The distance electric vehicles have to be closer to subjects before they can hear them
Professional and Lotus Engineering (hence, HALO). The system combines technologies created by each company: from Lotus, a software algorithm originally created to rapidly process active suspension systems on F1 cars. From Harman, synthesis and sampling technology that can employ algorithms used in Lexicon reverbs and delays, HardWire’s “staggeringly brilliant” guitar pedal technology (think of how you accelerate in a car) and the amp modeling algorithms found in DiGiTech software. It was Levine who initially saw the potential to exploit Harman’s pro-audio technology for HALOsonic. “I pointed out the hardware connection to them,” says Levine. “It didn’t seem to dawn on them. It puts Harman in a unique position because not everybody has access to such a huge, diverse set of technologies. The work is in creating those algorithms; once you’ve got them you can do a lot of other things with them.”
The idea behind HALOsonic’s soundsynthesis isn’t much different to that of plug-in architecture. Impulse responses are made of the individual components that make up a vehicle’s combustion engine; spark plugs, cylinders, cam shafts, pistons, etc. An infinite number of subtle changes to the sound are possible to from that “core DNA” of modeled components, “rather than sampling the sound of an engine as a completely ‘dumb’ thing,” says Levine. Although Harman’s own survey suggests that, for the
time being, drivers still want their electric vehicles to sound like a conventional car, Levine imagines it won’t be too long before we are customising car sounds the same way we customise ring tones, or even creating them ourselves. “It’s very interesting because no one ever imagined phone apps taking off the way they did but Apple gave people the tools with which to create them and I think that’s what we’d like to try and do,” he concludes. www.halosonic.co.uk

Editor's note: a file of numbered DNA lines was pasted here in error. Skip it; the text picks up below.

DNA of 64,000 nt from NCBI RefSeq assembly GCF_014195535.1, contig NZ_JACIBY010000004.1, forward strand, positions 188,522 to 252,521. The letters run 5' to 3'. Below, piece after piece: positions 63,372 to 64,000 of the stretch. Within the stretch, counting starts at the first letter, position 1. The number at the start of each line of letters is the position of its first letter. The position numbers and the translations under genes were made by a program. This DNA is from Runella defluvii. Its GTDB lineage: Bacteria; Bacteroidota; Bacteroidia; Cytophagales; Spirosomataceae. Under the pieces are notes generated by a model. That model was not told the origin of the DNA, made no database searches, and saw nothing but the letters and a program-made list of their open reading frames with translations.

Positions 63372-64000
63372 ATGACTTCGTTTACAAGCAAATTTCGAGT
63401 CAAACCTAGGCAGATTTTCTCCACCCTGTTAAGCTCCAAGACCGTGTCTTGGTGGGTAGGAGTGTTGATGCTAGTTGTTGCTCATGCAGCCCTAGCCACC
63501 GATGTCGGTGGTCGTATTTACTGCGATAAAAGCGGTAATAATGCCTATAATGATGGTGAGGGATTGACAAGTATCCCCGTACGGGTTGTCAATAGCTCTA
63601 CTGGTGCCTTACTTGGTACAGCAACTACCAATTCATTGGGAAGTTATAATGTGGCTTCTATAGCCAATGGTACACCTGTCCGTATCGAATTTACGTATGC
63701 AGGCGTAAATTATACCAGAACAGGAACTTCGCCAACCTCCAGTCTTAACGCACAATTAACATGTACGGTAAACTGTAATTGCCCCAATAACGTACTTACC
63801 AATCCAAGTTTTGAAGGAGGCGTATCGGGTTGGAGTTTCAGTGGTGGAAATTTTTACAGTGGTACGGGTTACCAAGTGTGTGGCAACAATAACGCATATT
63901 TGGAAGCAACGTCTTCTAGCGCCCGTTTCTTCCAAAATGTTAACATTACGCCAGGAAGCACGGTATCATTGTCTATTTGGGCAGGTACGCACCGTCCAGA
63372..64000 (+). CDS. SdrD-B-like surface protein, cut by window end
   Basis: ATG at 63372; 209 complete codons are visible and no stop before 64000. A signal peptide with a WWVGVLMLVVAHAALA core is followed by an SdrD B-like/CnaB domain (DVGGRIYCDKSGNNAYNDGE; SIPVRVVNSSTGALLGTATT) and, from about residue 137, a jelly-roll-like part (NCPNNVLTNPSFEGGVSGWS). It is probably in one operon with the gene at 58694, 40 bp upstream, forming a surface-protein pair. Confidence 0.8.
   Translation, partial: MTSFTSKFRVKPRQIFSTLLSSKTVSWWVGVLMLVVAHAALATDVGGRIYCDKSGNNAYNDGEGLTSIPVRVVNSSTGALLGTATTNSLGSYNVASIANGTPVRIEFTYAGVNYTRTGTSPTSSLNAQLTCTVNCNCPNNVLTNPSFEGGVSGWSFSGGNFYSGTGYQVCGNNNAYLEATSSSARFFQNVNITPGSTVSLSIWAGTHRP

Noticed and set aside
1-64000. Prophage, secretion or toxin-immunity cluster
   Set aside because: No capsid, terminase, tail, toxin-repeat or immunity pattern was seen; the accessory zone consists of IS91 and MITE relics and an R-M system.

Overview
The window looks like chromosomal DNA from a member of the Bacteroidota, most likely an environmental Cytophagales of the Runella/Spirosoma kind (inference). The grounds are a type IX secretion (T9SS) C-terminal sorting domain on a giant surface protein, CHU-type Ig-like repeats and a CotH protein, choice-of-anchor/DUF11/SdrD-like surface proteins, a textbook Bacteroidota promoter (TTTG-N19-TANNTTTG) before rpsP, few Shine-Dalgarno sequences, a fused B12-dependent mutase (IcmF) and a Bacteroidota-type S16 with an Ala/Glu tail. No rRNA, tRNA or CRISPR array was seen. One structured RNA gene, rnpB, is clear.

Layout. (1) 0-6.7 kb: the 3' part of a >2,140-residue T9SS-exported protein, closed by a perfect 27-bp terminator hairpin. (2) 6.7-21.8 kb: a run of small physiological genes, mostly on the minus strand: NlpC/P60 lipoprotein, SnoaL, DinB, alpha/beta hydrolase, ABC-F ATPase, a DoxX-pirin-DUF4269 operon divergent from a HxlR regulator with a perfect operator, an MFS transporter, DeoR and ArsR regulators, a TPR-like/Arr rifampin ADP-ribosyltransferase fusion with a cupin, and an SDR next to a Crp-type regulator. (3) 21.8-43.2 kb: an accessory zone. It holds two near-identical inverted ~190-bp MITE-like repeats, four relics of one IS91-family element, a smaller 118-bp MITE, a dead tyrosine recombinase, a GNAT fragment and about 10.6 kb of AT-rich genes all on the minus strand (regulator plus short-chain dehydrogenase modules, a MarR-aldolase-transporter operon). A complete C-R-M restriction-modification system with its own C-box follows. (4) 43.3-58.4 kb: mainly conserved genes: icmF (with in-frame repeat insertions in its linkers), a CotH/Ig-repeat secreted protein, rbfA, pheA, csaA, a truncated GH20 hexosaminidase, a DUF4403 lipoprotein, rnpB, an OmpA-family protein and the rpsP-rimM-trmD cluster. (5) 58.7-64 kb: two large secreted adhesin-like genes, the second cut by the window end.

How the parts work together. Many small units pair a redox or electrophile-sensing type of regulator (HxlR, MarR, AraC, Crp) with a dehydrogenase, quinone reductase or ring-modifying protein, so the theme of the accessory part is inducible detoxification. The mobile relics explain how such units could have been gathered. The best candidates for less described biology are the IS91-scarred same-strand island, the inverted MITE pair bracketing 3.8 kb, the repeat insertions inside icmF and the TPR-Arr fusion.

THE TEAM from Bang Post Production, based in Cardiff Bay, have beaten off stiff competition at the Television Craft Baftas to win the Sound (Fiction) award forSherlock – A Scandal in Belgravia.
Steve Levine working at British Grove, London
Bang’s Doug Sinclair picked up the award alongside John Mooney, Jeremy Child and Howard Bargoff. He said: “We’ve worked on all three episodes of Sherlockwhich were aired on the BBC earlier this year. We’ve also done the previous Sherlock series and I can honestly say it’s an absolute pleasure to be
involved with. Everyone who works on it is at the top of their game.” Also nominated was Birdsong,
The Hour and Great Expectations. Bang co-director Paul McFadden added: “This award is the highlight of our career. For a small company like ours to win such a prestigious award when we were up against the big boys of London is a fantastic honour.” Pictured, left to right is Will Everett, Doug Sinclair, Paul McFadden and Jon Joyce, of Bang Post Production.
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